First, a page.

As mentioned in a prior post, in October 2009, the Department of Homeland Security charged that General Jose Guillermo Garcia, who had been residing in the U.S. since his retirement from the Salvadoran military, was removable (or deportable) from the U.S. under the Immigration and Nationality Act on the grounds that he had committed, ordered, incited, or otherwise participated in torture and extrajudicial killings in El Salvador.
According to that post, on February 27, 2013, an immigration judge in Miami, Florida concluded a seven-day trial or hearing on these charges.
On February 26, 2014, the judge issued his 66-page decision in the case. The judge found that:
- “As head of the armed forces and the most powerful person in El Salvador, [García] fostered, and allowed to thrive, an institutional atmosphere in which the Salvadoran Armed Forces preyed upon defenseless civilians under the guise of fighting a war against communist subversives. Instead of institutional changes that would decrease the incidents of killings and torture by the military, [García] failed to stamp out death squads within the security forces. Likewise, despite contemporaneous evidence that members of the military had been involved in the  assassination of Archbishop Oscar Romero,[] a man who could have been an ally in bringing about change and peace in El Salvador, [García] failed to adequately investigate.”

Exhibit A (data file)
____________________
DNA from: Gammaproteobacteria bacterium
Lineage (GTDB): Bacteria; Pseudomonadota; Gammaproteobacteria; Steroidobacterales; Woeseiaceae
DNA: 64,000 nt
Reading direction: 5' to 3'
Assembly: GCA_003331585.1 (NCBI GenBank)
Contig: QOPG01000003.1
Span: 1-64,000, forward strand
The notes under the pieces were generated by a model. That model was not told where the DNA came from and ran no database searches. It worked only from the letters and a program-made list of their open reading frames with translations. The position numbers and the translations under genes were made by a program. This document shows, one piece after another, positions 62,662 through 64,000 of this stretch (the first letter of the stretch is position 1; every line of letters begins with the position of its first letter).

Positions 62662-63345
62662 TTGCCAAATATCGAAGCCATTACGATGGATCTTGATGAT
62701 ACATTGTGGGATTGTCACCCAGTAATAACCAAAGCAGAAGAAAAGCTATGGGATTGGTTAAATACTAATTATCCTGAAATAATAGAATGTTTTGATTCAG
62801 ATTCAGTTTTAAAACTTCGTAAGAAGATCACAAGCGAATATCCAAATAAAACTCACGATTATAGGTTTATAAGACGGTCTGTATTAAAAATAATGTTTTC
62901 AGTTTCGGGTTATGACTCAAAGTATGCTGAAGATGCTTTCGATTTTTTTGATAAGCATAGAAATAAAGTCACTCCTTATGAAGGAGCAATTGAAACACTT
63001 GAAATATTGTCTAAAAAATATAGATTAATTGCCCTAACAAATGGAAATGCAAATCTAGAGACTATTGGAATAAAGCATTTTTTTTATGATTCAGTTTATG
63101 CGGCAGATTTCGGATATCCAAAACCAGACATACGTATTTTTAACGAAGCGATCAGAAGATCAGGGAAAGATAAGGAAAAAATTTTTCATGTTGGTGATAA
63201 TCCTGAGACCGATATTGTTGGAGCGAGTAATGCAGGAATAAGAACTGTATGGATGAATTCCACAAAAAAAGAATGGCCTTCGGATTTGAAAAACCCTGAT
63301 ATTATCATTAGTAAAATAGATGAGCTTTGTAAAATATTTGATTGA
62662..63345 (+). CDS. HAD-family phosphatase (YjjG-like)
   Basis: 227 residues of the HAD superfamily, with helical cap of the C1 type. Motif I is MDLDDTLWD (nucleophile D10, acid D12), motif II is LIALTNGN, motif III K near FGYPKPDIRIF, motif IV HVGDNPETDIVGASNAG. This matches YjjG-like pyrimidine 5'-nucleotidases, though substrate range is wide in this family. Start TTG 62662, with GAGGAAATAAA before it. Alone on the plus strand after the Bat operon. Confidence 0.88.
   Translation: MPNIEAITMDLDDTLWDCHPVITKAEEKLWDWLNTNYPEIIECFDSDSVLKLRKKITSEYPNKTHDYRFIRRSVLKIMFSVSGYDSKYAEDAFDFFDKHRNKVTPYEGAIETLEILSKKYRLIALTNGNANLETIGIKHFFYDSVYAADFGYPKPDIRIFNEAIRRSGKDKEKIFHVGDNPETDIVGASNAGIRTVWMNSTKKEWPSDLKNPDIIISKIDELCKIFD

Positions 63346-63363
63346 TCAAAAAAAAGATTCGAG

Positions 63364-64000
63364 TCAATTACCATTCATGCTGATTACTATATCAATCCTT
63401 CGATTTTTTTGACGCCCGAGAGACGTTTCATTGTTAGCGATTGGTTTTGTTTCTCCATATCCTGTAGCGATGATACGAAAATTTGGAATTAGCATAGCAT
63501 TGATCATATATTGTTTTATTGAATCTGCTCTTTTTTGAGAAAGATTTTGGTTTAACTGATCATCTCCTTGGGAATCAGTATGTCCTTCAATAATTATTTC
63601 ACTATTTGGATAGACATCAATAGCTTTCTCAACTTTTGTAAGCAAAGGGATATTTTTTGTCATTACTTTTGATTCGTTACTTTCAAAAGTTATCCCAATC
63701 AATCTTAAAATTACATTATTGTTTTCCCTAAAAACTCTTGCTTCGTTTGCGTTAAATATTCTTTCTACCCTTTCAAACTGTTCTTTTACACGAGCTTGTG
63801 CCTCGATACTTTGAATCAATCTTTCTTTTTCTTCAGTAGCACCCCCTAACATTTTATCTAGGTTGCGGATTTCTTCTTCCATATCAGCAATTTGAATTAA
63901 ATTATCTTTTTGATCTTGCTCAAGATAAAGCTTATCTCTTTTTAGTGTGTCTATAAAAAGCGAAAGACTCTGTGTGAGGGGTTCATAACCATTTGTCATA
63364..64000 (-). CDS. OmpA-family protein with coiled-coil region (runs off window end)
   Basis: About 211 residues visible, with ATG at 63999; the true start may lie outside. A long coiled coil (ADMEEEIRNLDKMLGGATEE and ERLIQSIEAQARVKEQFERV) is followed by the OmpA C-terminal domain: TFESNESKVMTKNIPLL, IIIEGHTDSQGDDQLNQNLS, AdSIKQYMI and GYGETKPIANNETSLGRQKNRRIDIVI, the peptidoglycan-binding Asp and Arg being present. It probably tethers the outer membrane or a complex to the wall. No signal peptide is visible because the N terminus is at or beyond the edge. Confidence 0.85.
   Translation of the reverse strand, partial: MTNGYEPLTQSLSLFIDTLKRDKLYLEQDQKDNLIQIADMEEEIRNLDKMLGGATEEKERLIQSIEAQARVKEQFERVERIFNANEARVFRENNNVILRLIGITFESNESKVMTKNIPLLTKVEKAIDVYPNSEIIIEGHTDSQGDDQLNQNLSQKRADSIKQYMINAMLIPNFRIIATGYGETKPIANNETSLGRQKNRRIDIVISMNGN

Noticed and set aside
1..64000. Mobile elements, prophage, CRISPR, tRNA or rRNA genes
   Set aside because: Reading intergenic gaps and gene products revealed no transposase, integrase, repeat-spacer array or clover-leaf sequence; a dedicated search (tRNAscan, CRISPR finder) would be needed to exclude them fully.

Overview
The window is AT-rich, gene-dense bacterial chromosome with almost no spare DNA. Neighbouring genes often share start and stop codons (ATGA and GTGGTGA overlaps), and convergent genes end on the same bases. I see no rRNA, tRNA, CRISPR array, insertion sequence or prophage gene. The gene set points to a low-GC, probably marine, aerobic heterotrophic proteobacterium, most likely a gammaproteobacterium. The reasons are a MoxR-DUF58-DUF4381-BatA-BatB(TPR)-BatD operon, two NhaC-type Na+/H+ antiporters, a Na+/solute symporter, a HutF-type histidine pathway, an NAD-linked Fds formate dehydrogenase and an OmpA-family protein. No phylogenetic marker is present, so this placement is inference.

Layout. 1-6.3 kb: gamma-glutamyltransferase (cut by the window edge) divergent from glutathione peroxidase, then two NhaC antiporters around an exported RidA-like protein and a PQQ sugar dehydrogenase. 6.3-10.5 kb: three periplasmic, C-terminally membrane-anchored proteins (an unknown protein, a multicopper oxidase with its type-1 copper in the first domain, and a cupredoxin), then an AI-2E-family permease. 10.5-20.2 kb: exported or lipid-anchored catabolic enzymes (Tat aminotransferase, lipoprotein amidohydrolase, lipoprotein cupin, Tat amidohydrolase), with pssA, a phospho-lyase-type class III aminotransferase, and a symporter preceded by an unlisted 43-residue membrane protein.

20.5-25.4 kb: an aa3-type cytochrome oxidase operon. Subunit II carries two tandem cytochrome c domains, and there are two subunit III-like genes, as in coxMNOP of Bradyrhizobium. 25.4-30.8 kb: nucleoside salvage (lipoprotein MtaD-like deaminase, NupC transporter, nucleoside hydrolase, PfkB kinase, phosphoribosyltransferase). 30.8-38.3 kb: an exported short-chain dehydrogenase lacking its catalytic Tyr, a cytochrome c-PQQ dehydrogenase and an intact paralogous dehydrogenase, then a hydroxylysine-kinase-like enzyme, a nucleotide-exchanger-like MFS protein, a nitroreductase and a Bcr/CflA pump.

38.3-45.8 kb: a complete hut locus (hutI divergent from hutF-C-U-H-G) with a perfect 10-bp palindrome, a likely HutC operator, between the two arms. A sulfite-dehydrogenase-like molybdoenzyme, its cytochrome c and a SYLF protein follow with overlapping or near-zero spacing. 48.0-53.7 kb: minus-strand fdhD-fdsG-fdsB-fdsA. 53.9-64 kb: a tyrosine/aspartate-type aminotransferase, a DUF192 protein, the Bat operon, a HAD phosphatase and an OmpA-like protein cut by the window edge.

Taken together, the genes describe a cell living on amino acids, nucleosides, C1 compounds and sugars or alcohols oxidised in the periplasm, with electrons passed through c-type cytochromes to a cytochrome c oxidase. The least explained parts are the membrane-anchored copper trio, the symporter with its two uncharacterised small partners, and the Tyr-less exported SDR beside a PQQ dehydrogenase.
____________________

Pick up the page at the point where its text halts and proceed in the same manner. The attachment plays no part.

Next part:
The judge also found that General García helped conceal the involvement of soldiers who killed four American churchwomen in 1980. In addition, he “knew or should have known” that army troops had slaughtered the villagers, including women and children, in the hamlet of El Mozote in 1981.
As a result, the judge ordered that Garcia should be removed (or deported) from the U.S. The lawyer for Mr. Garcia said there will be an appeal.